ROME (Reuters) - Magistrates have opened an investigation into possible vote rigging by a mafia clan, suspected of tampering with ballots for this weekend’s election cast by Italians living abroad, investigators said on Friday.
Interior Minister Giuliano Amato said he had been alerted by investigators in Reggio Calabria, capital of the southern Calabria region which is home to one of Italy’s three crime syndicates. He added that controls had been tightened.
Roughly 3 million Italian expatriates are registered to vote for the April 13-14 election. Thursday was the deadline for them to return their ballots by mail to embassies and consular offices.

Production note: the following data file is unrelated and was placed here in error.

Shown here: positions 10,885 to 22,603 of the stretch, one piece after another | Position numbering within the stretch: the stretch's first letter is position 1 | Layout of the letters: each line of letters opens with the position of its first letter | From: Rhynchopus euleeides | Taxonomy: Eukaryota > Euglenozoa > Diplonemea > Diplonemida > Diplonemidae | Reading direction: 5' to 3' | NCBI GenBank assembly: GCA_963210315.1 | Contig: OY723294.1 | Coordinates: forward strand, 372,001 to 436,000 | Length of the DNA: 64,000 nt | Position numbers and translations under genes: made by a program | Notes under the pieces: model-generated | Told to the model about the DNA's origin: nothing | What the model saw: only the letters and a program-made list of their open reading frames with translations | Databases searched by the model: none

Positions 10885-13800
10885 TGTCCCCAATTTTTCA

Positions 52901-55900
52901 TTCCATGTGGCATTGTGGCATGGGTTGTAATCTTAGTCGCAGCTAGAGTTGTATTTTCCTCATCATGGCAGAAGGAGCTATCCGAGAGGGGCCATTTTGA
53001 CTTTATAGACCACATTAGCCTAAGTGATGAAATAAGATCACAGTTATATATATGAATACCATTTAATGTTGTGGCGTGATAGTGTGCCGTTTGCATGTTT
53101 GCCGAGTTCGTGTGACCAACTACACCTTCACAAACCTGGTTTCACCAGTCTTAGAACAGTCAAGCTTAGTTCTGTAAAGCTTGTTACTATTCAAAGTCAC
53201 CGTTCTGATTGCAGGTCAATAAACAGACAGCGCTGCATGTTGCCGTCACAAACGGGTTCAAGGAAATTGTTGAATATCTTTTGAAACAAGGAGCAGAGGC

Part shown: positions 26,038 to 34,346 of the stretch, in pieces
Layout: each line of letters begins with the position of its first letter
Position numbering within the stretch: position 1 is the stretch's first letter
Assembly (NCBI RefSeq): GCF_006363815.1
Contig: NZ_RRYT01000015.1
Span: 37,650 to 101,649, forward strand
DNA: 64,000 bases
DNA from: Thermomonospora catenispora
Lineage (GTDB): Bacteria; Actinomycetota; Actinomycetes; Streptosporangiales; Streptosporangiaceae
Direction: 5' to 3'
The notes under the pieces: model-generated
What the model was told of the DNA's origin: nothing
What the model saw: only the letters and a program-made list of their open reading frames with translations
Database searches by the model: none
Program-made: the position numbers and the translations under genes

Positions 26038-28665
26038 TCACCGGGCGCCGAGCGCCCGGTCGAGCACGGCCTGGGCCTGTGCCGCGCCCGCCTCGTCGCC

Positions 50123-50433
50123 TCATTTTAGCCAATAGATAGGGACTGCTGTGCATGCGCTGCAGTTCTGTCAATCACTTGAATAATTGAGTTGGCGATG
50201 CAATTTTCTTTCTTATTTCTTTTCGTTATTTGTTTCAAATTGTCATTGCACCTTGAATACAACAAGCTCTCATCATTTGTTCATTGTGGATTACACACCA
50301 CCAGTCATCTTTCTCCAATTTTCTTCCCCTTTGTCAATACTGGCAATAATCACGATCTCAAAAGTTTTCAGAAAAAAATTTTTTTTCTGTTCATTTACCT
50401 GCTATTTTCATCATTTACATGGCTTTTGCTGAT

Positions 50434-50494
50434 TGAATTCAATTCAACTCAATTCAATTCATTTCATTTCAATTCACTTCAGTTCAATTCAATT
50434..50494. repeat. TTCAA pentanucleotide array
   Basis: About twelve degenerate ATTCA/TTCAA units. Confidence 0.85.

“I hope consuls never lose sight of those ballots, that they keep them under their beds until they are flown back to Italy on special flights,” Amato told reporters on Friday.
“I think the measures undertaken by the foreign ministry should prevent any problem,” he said.
He said Italian law barred him from giving any more details on the content of an ongoing investigation.
ANSA news agency said the probe in Reggio Calabria concerned 50,000 ballots in Latin America that were allegedly rigged by a Calabrian mafia clan to favor an unnamed Sicilian lawmaker.
“At this stage the probe is very delicate,” the news agency quoted state prosecutor Francesco Scuderi as saying, without giving further details.
Conservative leader Silvio Berlusconi, who is tipped to win the election, has said he fears vote rigging by the outgoing centre-left government. His rivals have dismissed this as a sign he is afraid he may not win.
Pledging transparency, Amato said that he had invited his centre-right predecessors at the interior ministry to oversee the announcement of results on Monday.
Reporting by Silvia Aloisi; Editing by Charles Dick